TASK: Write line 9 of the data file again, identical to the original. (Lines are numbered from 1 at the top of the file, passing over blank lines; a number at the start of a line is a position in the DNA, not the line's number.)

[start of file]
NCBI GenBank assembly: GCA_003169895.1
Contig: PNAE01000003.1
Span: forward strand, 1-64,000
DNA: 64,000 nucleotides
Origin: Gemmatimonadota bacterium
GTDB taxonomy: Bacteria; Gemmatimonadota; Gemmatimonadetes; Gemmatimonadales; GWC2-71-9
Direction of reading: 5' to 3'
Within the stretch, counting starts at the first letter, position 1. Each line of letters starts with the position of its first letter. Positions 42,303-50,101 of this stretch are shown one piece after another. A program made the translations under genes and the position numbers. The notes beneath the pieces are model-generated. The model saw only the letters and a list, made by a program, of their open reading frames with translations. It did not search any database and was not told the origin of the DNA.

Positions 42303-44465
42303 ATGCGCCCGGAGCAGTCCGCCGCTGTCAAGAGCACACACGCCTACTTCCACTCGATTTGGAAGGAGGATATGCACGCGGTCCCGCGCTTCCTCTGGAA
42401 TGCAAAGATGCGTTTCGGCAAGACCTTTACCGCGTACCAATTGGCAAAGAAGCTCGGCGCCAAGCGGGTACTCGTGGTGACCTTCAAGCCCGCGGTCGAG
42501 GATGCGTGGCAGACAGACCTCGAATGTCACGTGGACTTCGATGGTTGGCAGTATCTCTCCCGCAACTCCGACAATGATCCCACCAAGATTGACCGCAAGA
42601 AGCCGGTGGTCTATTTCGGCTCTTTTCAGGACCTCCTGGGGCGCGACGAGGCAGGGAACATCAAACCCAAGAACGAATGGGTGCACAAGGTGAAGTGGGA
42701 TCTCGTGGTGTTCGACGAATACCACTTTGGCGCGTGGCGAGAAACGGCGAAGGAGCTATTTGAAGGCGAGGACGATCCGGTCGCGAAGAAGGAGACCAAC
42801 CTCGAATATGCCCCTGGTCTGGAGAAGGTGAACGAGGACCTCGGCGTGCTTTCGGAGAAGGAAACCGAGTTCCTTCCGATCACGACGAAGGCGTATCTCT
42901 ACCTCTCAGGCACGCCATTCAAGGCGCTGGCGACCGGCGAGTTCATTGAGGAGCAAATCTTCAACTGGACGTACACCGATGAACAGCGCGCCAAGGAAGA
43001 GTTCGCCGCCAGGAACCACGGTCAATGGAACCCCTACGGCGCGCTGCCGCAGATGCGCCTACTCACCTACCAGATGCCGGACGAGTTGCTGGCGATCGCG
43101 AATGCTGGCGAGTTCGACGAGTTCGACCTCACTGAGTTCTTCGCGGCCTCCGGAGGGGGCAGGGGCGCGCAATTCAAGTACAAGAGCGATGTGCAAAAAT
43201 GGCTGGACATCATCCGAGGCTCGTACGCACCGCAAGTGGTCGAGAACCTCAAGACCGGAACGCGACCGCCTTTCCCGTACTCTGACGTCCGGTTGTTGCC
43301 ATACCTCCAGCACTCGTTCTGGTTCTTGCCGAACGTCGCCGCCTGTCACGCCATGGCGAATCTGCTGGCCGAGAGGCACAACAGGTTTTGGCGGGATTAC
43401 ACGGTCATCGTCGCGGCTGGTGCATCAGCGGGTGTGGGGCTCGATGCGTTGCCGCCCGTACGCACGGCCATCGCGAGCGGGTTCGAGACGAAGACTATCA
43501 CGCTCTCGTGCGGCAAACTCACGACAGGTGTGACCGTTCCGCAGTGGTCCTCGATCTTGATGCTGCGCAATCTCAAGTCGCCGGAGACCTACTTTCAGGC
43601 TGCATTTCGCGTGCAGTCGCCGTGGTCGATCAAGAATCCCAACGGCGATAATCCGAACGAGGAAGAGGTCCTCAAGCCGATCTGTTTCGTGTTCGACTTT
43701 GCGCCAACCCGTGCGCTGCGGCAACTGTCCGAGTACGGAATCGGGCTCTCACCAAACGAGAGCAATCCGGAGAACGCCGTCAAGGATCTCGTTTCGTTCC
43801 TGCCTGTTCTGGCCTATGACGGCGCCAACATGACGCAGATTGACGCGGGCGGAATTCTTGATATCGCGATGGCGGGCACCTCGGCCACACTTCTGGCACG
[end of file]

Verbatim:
Positions 42303-44465